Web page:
On Saturday, August 25, Senator John McCain died at the age of 81, according to a statement released by his office. Just one day prior, the McCain family had also released a statement explaining his decision to end treatment for glioblastoma, an aggressive form of brain cancer. McCain had been in treatment for over a year.
Though he may be known by younger generations as the 2008 Republican presidential candidate who ran against Barack Obama, McCain’s legacy began years prior, during his time serving as a naval aviator during the Vietnam War. Held as a prisoner of war for nearly six years, he was later hailed as a ‘war hero’ by his fellow Americans.
‘Shot down over Hanoi, suffering broken arms and a shattered leg, he was subjected to solitary confinement for two years and beaten frequently,’ the New York Times wrote in McCain’s obituary. ‘Often he was suspended by ropes lashing his arms behind him. He attempted suicide twice. His weight fell to 105 pounds. He rejected early release to keep his honor and to avoid an enemy propaganda coup or risk demoralizing his fellow prisoners.’
After returning to the United States, McCain settled in Arizona and began his political career, winning two terms in the House of Representatives and six in the Senate. In 2000, he unsuccessfully pursued the Republican presidential nomination to George W. Bush; in 2008, he and running-mate Sarah Palin were beat by Obama and Joe Biden, winning 46 percent of the popular vote.
As CNN notes, McCain was ‘a throwback to an earlier era when political leaders, without betraying their own ideology, were willing on occasion to cross partisan lines.’
For more information on these topics, view our full collection of titles, including Military History and General American History.
The Pro-War Movement: Domestic Support for the Vietnam War and the Making of Modern American Conservatism
Vietnam's Forgotten Army: Heroism and Betrayal in the Arvm
One Hundred Years of Sea Power: The U.S. Navy 1890-1990
Constitutionalism & Democracy: Transitions in the Contemporary World
The Obama Victory: How Media, Money, and Message Shaped the 2008 Election
On Thursday, August 16, Humanities E-Book (HEB) will be offering an informative webinar for all subscribers on the new functions and offerings available since the switch to Fulcrum on August 1. The “Fulcrum Demo” will begin at 3 p.m. ET and will be moderated by Subscriptions Manager Clare Doyle and National Academic Library Account Manager Lee Walton.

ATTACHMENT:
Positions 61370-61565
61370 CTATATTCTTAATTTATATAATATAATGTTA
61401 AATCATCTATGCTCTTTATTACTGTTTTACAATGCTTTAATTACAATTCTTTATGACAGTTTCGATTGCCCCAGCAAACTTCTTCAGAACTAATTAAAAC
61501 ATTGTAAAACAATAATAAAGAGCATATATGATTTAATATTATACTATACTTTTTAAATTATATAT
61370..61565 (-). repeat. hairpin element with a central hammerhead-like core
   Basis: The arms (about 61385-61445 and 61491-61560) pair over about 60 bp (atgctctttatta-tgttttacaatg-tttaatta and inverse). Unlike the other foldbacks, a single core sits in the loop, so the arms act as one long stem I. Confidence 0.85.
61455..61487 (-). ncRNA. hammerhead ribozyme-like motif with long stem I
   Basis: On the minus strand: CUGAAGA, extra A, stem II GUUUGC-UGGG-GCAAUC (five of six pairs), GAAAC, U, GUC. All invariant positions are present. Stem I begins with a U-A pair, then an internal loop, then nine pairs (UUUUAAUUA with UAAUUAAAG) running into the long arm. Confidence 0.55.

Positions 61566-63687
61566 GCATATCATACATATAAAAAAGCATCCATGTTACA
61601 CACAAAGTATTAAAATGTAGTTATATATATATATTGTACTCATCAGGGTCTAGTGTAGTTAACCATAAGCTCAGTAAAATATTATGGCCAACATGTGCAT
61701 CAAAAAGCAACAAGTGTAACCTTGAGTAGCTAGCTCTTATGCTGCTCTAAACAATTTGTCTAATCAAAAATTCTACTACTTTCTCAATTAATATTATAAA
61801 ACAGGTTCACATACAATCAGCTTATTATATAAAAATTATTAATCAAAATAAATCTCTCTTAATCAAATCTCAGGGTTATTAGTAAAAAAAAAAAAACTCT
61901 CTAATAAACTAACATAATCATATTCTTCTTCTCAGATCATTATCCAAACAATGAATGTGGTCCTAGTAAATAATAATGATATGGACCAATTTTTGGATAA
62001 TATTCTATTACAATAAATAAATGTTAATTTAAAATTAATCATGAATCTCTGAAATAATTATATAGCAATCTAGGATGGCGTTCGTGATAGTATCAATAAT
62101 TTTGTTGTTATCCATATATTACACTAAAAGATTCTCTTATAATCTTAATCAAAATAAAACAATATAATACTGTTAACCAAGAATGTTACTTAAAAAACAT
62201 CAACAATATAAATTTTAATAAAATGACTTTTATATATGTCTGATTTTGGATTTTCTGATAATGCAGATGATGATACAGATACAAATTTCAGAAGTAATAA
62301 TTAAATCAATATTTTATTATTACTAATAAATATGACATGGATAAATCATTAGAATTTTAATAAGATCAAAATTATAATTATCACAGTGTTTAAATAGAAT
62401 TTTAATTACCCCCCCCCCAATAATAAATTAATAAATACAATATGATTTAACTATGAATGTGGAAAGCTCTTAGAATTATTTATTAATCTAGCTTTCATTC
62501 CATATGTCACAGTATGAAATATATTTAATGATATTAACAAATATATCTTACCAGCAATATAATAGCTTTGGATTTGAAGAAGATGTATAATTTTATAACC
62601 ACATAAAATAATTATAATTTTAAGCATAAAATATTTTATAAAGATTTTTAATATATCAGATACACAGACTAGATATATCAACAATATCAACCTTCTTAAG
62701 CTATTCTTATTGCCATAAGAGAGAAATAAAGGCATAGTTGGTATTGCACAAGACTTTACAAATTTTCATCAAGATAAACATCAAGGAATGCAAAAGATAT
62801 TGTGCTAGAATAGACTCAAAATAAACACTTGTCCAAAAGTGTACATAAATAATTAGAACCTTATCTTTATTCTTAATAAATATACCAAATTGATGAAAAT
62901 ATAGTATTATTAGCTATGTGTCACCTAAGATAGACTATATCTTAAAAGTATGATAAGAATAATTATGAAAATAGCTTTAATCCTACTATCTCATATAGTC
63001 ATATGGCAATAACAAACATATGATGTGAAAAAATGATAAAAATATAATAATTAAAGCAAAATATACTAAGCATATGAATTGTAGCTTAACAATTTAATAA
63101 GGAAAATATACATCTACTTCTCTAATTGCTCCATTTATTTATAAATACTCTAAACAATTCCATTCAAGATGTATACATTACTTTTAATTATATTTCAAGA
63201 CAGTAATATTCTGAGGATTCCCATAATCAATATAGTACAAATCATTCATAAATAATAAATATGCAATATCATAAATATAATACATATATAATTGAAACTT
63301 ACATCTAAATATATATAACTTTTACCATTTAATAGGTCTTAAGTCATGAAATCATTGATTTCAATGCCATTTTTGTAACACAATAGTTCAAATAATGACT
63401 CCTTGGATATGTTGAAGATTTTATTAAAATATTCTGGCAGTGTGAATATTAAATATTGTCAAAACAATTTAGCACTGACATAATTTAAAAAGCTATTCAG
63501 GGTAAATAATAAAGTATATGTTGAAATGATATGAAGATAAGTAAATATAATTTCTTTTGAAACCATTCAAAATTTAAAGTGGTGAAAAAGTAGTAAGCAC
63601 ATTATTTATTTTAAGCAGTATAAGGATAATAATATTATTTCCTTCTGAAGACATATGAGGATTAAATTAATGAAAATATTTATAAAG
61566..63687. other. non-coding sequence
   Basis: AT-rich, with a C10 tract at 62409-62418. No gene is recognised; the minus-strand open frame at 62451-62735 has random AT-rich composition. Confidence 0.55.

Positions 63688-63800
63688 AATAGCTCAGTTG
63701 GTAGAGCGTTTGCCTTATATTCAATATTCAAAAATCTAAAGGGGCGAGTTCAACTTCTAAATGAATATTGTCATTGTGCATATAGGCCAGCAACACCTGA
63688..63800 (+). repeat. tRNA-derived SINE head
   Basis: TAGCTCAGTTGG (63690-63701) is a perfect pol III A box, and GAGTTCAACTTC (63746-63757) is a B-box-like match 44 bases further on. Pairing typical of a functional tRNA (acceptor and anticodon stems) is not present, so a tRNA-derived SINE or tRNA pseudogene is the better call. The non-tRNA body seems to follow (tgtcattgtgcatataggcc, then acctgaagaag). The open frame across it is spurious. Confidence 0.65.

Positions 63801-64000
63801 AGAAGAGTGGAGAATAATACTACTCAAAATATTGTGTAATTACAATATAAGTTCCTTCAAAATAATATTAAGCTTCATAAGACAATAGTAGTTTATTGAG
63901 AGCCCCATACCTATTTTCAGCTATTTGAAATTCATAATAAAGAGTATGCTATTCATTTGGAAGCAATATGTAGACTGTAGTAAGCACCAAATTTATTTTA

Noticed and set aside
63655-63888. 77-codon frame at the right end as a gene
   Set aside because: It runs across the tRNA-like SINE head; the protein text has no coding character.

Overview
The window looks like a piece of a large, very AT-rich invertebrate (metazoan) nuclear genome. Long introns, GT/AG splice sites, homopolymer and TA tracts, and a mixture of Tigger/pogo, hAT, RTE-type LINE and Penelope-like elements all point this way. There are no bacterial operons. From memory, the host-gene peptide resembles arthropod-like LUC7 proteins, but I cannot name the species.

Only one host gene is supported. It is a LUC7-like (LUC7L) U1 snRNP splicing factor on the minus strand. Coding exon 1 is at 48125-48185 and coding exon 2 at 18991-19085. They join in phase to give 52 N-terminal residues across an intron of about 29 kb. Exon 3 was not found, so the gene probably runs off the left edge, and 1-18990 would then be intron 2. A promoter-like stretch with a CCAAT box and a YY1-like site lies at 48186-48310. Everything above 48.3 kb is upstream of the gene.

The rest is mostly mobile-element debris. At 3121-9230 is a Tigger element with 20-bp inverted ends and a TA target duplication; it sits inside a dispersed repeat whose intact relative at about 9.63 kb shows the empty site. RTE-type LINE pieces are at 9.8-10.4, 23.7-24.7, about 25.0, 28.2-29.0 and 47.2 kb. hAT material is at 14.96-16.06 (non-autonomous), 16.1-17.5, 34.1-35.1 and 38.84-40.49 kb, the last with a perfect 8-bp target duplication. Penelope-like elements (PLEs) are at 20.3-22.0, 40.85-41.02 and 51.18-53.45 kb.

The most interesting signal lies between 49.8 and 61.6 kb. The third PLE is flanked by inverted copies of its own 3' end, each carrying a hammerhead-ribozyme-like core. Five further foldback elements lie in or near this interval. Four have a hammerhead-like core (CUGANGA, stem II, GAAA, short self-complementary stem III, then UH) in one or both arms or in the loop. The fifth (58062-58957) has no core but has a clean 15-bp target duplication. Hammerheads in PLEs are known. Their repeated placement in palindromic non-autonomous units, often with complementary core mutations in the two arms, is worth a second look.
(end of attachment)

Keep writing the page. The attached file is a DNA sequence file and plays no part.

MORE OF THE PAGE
HEB’s launch on Fulcrum has seen praise from subscribers who are pleased with the improved functionality of the platform. Subscribers are also glad that the former platform will remain active through the end of September in order to make the transition easier.
Anyone with questions or suggestions are encouraged to email firstname.lastname@example.org. Please click this link to sign up for Thursday’s demo.
August 1, 2018 — Humanities E-Book (HEB) subscribers will notice a difference in the platform’s appearance and functionality with the launch of our collection on Fulcrum, a publishing platform and set of hosting and publishing services developed by Michigan Publishing.
According to the Fulcrum website, “Fulcrum has been developed by a group of campus-based publishers working closely with disciplinary faculty and information science specialists who recognize the changing nature of scholarly publishing in the humanities and qualitative social sciences.”
Development of the platform was supported by a grant from the Andrew W. Mellon Foundation and implemented by the University of Michigan Library and Press. Along with HEB, partners of this project include Northwestern University Press, Penn State University Press, University of Minnesota Press, Lever Press, New York University Press, and Indiana University Press.
Founded in 1999 and launched in 2002, HEB has always prioritized giving backlist titles a second life within a sustainable digital environment. With the development of increasingly intuitive and user-friendly digital capabilities over the past nearly 20 years, primarily through a partnership with University of Michigan Press, which began on July 30, 2005, users have enjoyed a combination of high-quality content and technology.
For more than a decade the two groups had used a system called the Digital Library Extension Service, which was created as part of the University of Michigan’s digital library initiative system. As technology and scholars’ needs evolved, however, HEB aimed to present the most innovative platform possible.
WHY FULCRUM FOR HEB?